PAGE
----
Friday, December 24, 2010


Knowing that it would drive me over the precipice, a friend recently sent me a link to an article published in The Mail in which Mel Smith talked about George Lucas' plans for the future:

"He’s been buying up the film rights to dead movie stars in the hope of using computer trickery to put them all together in a movie, so you’d have Orson Welles and Barbara Stanwyck appear alongside today’s stars."

This really isn't entirely new. People have speculated on this possibility for a number of years. It's even been tried, though fortunately without much success.

"Laurence Olivier" in Sky Captain and the World of Tomorrow
Laurence Olivier died on July 11, 1989. Fifteen years later, he also (digitally) starred in "Sky Captain and the World of Tomorrow." Leaving the theatre after seeing this movie, I felt it was an appalling misuse of technology, that it desecrated the memory of a great actor who cared immensely about his work by using his image and voice to create a performance over which he had no control. Olivier's extraordinary dedication to the craft of acting was well documented over the years. He famously worked for over a year to lower his voice from its natural tenor range to a baritone because Orson Welles had jokingly told him he should never play Othello, that the music of the character's lines needed a baritone's voice - and Olivier agreed!

A year after the debacle of Sky Captain, Rob Cohen promised (threatened) us with a new film, aptly titled Rage and Fury, starring Bruce Lee. Rage and fury should have been the fans' reaction to the news of this impending disaster when the director first announced the project back in 2006.

So while the concept may not be new, the fact that one man is currently stockpiling the rights to the names, faces and voices of defenseless, deceased actors for future misuse left me, as I'm certain my friend knew, apoplectic.

Now don't get me wrong. It's not the digital manipulation to which I object. Loads of actors have lent their images and voices to video game manufacturers. Living actors, who agree to this being done and share in the economic rewards and who, presumably, have some input as to the results. If Bruce Willis and Sylvester Stallone are willing to agree to this, that's fine. But when the heirs to a deceased actor fatten their wallets by pimping out the memory of their relatives, this techno-necrophilia is just wrong on so many levels.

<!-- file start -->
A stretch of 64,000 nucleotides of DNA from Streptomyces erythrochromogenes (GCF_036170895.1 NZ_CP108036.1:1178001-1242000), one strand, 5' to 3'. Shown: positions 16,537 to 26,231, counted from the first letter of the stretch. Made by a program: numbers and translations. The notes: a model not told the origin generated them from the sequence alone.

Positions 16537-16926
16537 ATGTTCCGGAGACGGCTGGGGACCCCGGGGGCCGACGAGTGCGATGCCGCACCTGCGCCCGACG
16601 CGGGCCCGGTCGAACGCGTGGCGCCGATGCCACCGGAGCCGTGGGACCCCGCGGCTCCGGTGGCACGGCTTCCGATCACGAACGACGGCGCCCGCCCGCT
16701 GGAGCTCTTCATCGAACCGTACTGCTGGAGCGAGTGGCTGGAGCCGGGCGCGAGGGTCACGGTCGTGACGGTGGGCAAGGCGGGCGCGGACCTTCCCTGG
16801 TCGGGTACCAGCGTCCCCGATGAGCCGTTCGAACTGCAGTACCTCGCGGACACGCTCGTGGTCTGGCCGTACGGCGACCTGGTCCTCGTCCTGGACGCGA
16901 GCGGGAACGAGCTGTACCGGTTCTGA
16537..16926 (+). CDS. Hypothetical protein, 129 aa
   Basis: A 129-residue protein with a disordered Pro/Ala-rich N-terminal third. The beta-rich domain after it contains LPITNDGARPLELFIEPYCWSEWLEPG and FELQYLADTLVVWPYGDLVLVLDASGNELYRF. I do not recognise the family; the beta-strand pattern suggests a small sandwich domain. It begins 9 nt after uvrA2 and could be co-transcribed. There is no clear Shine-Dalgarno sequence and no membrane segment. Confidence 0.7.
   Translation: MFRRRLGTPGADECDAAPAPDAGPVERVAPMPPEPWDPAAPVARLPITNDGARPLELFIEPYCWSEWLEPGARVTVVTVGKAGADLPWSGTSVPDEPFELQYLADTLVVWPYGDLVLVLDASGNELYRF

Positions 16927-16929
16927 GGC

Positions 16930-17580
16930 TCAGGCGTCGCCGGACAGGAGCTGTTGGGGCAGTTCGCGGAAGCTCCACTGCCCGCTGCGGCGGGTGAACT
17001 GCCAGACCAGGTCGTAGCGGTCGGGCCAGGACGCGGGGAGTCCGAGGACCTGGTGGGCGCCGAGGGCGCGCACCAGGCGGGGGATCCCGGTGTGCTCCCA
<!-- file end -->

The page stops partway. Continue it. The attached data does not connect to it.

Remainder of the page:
Besides creating a "performance" over which the "actor" has no control, it denies work to a living actor, an actor who could add something to the director's vision by creating something that goes beyond what the director had seen in his imagination. This is precisely why the best directors universally admit that the single most important choice they make during the production process is casting.

Screenwriters have long railed against the "auteur" theory, which gives the director all of the credit for the content of a film. This technology will give the director total control over the performers as well, something that I would suggest no GOOD director would want. In the nearly-a-century that the film industry has existed, the best directors have always acknowledged the contributions of their collaborators, the happy accident of a talented actor's inspiration.

What's next? When do we program a robot to emulate the work of Michaelangelo, Van Gough, Picasso, and tell all of the world's struggling artists to give up and find something else to do with their lives? Or a computer program that will write like Hemingway or Shakespeare so no aspiring writers ever need to commit word to paper?

More than any other artform, filmmaking is a collaborative medium. Placing all of the creative process in the hands of only one individual will intrinsically diminish the quality of resulting piece of art, or, in Lucas' case, product. It is a disgusting illustration of the man's egomania that he would even consider doing this. Lucas may have purchased the "legal" right to use the images of dead actors, but he has not acquired either the artistic or the moral right to use this technology.

I don't expect Hollywood to allow questions of good taste to get in the way of making a buck. It's up to us, the ticket buyers. Nothing short of a total boycott of any film using this technology will appease the wrath of Raging Pride!

(This above image is a screenshot from a copyrighted film, and the copyright for it is most likely owned by the studio which produced the film, and possibly also by the actor appearing in the screenshot. It is believed that the use of a limited number of web-resolution screenshots for critical commentary and discussion of the film and its contents qualifies as fair use under United States copyright law.)

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